While Uber is still facing a series of legal battles across the country, the future of hailing a taxi over your smartphone has gotten a lot easier recently — at least in the heavy cabbing grounds of New York and Washington, D.C. The NYC Taxi and Limousine Commission has just offered a small nod of approval to apps like Uber by passing a one-year pilot program that allows for the hailing of cabs using cell phone apps. Sometime early next year, smartphone users will be able to call cabs within a radius of half a mile in Manhattan's central business district and up to one and a half miles in the rest of New York City, all at the tap of an app. None of which quite brings Uber back to New Yorkers — the TLC shut down the app's compatibility with yellow cabs in October, fearing it would lead to prearranged rides between passengers and cabbies. Uber saw the move as anti-innovation and technology, and today's vote brings back some of the app's functionality — it still doesn't support in-app payment methods, for example. Still, Uber sees the move as a sign of better things to come. "Now, UberTAXI’s return is imminent," writes Uber CEO Travis Kalanick.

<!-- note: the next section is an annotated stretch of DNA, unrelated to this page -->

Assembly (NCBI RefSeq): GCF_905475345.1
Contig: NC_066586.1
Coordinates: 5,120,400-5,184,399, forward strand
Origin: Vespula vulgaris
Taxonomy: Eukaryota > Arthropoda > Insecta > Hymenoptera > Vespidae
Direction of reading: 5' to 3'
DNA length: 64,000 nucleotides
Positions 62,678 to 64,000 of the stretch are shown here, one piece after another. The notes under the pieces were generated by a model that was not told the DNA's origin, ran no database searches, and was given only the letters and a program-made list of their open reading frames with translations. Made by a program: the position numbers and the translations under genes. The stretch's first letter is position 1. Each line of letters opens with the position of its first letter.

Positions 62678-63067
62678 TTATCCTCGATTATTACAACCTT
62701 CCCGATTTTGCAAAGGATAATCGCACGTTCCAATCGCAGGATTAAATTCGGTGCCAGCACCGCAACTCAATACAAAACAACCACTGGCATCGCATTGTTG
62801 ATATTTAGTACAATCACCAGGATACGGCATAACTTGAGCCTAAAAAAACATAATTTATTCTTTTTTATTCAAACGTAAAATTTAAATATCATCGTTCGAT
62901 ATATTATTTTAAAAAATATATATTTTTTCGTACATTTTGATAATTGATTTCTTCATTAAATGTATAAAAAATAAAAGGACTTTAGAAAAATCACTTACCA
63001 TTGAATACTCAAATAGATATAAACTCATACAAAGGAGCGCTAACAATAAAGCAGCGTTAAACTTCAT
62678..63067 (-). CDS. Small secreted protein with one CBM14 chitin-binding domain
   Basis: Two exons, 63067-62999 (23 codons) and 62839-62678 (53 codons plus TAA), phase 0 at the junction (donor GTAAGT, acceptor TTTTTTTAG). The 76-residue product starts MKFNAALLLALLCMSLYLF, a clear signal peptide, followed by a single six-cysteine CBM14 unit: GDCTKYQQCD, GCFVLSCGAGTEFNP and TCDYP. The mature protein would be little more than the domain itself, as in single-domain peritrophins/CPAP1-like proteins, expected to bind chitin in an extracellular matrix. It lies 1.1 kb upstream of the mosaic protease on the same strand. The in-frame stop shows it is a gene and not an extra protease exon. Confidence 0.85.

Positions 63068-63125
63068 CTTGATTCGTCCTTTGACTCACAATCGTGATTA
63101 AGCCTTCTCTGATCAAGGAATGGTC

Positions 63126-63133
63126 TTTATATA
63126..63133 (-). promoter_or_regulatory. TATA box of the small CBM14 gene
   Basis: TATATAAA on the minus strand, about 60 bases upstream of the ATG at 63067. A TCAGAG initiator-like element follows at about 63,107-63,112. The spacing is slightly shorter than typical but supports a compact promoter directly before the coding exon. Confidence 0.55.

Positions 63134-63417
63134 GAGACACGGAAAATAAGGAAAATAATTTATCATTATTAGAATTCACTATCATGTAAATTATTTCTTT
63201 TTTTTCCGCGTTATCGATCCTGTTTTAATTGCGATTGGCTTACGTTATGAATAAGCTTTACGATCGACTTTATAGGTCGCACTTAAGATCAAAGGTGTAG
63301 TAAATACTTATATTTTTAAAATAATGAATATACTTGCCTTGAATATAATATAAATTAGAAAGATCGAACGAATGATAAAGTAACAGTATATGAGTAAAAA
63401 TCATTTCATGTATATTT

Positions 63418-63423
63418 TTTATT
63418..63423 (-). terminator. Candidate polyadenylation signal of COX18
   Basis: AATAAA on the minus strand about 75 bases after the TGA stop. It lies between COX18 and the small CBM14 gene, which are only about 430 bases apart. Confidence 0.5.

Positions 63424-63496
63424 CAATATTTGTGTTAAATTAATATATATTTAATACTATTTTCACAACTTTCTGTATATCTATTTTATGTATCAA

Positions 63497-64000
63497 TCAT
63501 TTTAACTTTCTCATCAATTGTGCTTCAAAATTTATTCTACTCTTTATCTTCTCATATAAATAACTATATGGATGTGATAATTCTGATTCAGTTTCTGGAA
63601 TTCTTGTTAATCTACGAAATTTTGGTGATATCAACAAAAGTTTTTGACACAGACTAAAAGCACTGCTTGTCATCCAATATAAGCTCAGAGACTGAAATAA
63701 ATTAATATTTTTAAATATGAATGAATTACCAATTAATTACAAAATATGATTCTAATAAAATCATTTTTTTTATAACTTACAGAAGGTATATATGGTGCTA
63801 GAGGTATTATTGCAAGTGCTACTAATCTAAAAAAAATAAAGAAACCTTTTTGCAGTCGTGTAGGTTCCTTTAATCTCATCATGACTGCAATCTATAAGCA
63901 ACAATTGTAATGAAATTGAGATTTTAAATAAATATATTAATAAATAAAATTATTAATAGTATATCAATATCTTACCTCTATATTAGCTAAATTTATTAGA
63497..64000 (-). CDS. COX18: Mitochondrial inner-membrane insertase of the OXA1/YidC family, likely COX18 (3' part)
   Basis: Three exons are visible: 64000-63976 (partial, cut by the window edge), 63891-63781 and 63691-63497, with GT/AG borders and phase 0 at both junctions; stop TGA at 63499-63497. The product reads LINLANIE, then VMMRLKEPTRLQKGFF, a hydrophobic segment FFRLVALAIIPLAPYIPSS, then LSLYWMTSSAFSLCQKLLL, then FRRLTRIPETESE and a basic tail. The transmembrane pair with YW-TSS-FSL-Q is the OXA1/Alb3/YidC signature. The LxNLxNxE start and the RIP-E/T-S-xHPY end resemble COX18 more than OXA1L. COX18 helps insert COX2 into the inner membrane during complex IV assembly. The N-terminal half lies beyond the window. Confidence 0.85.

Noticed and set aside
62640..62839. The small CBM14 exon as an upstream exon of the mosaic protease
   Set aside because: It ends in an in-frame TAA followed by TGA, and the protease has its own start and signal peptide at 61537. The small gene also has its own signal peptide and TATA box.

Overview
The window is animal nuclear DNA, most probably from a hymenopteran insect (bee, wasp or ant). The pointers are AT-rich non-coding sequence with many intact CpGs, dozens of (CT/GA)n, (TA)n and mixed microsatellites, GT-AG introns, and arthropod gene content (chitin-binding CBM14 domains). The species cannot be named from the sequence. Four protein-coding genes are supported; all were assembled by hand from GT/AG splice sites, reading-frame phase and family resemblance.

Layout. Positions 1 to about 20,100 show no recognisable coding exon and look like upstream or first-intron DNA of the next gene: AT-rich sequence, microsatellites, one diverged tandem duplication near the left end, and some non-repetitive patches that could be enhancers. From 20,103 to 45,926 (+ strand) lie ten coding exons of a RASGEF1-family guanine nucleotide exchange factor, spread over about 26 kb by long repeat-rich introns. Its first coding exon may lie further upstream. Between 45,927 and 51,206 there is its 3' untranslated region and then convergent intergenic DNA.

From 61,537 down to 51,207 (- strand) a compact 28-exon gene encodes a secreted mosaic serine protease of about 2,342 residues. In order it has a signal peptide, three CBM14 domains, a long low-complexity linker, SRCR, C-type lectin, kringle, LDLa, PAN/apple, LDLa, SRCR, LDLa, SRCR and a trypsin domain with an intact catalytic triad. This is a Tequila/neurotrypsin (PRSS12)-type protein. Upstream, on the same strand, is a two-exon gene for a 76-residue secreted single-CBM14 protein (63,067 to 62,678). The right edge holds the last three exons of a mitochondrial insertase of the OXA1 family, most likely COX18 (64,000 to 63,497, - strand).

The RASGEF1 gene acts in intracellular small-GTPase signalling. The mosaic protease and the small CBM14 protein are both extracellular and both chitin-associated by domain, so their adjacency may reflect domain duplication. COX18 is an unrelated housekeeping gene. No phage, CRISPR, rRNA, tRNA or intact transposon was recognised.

Except that might not happen, exactly. The new TLC pilot program will run for a year, after which the commission can revoke the agreement altogether. However, TLC chairman David Yassky makes it sound like the program will be too popular to ever ban permanently. "The short of it is, we should not ignore technology that’s out there," he said before the vote. "This is not speculative. This is real today. We can look at other cities and see passengers are using these products and benefiting from them." For the few shorts weeks that Uber worked in New York, the app did draw an incredible amount of users. In fact, demand outstripped supply, proving this is something that users may want too much for the commission to take away — its popularity in San Francisco would seem to indicate as much.
The taxi-app win comes less than 10 days after the DC city council passed a "digital dispatch" law, which will allow Uber to operate in the city, as outlined in this post on the company site. Kalanick had said he hoped other cities would look at the legislation as a model. New York didn't exactly do that. But it has moved in that direction, at least. Meanwhile, the start-up still faces law suits in San Francisco and Chicago, as well as cease-and-desist letters in parts of Massachusetts. Following New York's acceptance of the disruptive technology, we wouldn't be surprised if these other big markets followed suit.
This article is from the archive of our partner The Wire.
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